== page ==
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A few points about that study on so-called "call-out culture" - 2/20/18
Conor Friedersdorf, writing for The Atlantic, has called into question what he describes as "the excesses of call-out culture" - particularly on social media - and asks, "what’s your theory of how that could advance social justice?"

As usual, this line of skepticism has prompted a broader discussion on all kinds of distinct questions (is call-out culture good? is it effective? does it ever warrant criticism?) - but here, I just want to touch on one narrow point. In response to the piece, Angus Johnston has pointed readers to an old study that has long circulated among call-out culture's partisans: Condemning and Condoning Racism: A Social Context Approach to Interracial Settings, by Blanchard, et.al. This study, Johnston says, establishes that "condemnation of antisocial behavior—and racially offensive speech specifically—is actually a tactic with a proven record of effectiveness".

While that may be true, this is a pretty ambitious reading of what that paper actually says. A few key passages, which its readers routinely neglect:


1. Online is not IRL. Blanchard notes,
Several features of our experimental paradigm may have contributed to the large social influence effects. Two of the elements of social impact theory (LatanĂ©, 1981), strength and immediacy, were set at high levels by our procedures. (996) 
Latané:
By strength, I mean the...importance, or intensity of a given source to the target - usually this would be determined by such things as the source's status...prior relationship with, or future power over, the target. By immediacy, I mean closeness in space or time and absence of intervening barriers of filters. (344)
Obviously, both of these elements of social influence are experienced quite differently online than they are in Blanchard's experimental setting. Online, the socioeconomic status of the call-outer is often ambiguous or indeterminate; the prior relationship is typically non-existent, as is any "future power" over the target. Similarly, online call-outs are not experienced with any "closeness in space" or in the "absence of intervening barriers or filters." In other words, the very factors that Blanchard says are relevant - strength and immediacy - are both so diminished online that we can't just take for granted the relevance of this study.

All of this predicts quite directly the familiar dismissal of call-outs as coming from "trolls," "bots," "stans," "alts," and so on - critics who do not have status, and who therefore do not have influence. It is also quite consistent with the well-attested Online Disinhibition Effect, which emerges from all of the same factors: anonymity, lack of social proximity, and so on. There is, in short, no reason to assume that social media facilitates influence in the same way that real-world interactions do.


2. Influence declines among anti-racists. This is an effect that Blanchard noticed in a previous study, and that he set out to account for here:
Overhearing another person condemn racism yielded notably robust social influence on the two campuses where those who were exposed to influence were not already uniformly, strongly antiracist. (995, emphasis added.)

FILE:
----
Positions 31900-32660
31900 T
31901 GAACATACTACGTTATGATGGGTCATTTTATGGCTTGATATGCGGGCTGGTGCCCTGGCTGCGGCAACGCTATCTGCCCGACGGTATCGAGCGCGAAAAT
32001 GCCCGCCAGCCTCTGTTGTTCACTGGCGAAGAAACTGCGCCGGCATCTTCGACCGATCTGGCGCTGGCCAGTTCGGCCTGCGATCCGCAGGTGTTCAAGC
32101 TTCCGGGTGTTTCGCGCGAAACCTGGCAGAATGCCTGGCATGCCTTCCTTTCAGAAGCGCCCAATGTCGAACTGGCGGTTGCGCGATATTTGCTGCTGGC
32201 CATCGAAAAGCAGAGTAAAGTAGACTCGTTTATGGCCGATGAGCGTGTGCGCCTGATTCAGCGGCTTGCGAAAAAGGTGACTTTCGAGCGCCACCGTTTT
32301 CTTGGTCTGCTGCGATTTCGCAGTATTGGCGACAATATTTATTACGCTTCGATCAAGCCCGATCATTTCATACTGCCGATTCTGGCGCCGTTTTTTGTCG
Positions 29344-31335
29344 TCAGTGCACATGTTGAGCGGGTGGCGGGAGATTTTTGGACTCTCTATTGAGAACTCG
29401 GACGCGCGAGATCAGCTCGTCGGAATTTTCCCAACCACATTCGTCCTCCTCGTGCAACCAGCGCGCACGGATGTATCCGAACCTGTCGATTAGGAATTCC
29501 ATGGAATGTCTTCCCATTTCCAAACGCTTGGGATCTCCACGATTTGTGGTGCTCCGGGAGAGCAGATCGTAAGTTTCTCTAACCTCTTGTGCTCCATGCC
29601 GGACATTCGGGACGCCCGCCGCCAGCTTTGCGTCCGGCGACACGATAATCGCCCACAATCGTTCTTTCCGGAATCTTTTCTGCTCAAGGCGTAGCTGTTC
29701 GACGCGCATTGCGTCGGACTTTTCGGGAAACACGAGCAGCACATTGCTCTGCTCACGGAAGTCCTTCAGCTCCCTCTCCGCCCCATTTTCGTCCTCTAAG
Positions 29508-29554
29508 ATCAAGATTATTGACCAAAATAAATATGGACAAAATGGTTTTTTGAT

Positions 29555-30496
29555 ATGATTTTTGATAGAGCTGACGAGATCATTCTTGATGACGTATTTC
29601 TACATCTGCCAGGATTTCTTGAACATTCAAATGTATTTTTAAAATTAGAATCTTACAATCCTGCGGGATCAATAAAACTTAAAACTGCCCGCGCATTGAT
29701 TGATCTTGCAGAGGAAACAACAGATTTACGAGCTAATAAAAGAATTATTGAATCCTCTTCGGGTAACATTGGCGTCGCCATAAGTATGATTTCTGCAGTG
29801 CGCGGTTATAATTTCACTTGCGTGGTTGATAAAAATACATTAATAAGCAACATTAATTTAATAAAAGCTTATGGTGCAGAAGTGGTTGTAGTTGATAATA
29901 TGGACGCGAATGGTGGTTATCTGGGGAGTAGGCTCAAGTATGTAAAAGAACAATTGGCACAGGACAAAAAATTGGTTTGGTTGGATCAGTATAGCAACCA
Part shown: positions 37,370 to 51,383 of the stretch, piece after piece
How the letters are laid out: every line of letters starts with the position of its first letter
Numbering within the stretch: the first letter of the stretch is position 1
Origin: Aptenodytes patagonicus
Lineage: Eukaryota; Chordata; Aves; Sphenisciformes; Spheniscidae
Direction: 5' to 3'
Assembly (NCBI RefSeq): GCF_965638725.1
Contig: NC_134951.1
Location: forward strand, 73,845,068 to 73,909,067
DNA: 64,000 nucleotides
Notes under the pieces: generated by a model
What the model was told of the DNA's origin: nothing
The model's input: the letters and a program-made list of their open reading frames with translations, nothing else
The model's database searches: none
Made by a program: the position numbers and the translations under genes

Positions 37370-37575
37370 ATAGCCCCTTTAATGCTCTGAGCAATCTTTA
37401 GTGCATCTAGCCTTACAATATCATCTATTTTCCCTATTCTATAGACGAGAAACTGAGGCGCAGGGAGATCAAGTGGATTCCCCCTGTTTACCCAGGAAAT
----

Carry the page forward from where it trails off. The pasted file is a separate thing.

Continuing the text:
This could express what Blanchard calls a "ceiling limitation" (994)- the obvious fact that people who are antiracist (as measured by certain metrics) simply don't have much room to become less racist (as measured by those same metrics).

However - it could also mean that call-outs yield diminishing returns among people who are already "antiracist" in some general sense. I think it's easy to understand why: if you already think of yourself as an antiracist, and are already committed to various points of popular antiracist orthodoxy, you are likely to interpret a call-out as some kind of trivial "intellectual" critique rather than as a compelling attack on values. And as Blanchard notes, "judgmental issues (involving ethical, valued, or proper positions) are more likely to be susceptible to normative influence processes than intellective issues" (996).

If this reading holds, then call-outs may be the least effective where they often seem to emerge the most: in the context of "self-criticism", directed at subjects who see themselves as sharing the same values and same general political beliefs.


3. Influence may not be persistent. Blanchard:
...since we included no means of evaluating the durability of reactions to racism, the longevity of peer influences of the sort we investigated remains unknown. (996)
This point should be of particular concern to activists who are more interested in the long-term fight against racism than against the immediate gratification of fleeting shame or an insincere apology. As I noted previously, other studies have suggested that the "long-term effect" of shaming strategies can entail "a huge impact on one's identity...[it] has a strong impingement on emotional development" (Tanaka) which can precipitate a counterproductive, reactionary response to call-outs.


These points, of course, are just caveats. It may be the case that online call-outs are effective even when we do account for these considerations. And even if they aren't tactically effective, of course, one can still argue for them as expressions of solidarity, as speaking truth-to-power, and so on. But however the evidence shakes out, the case for online call-outs is not well-served by appeals to a study that does not ultimately make that case.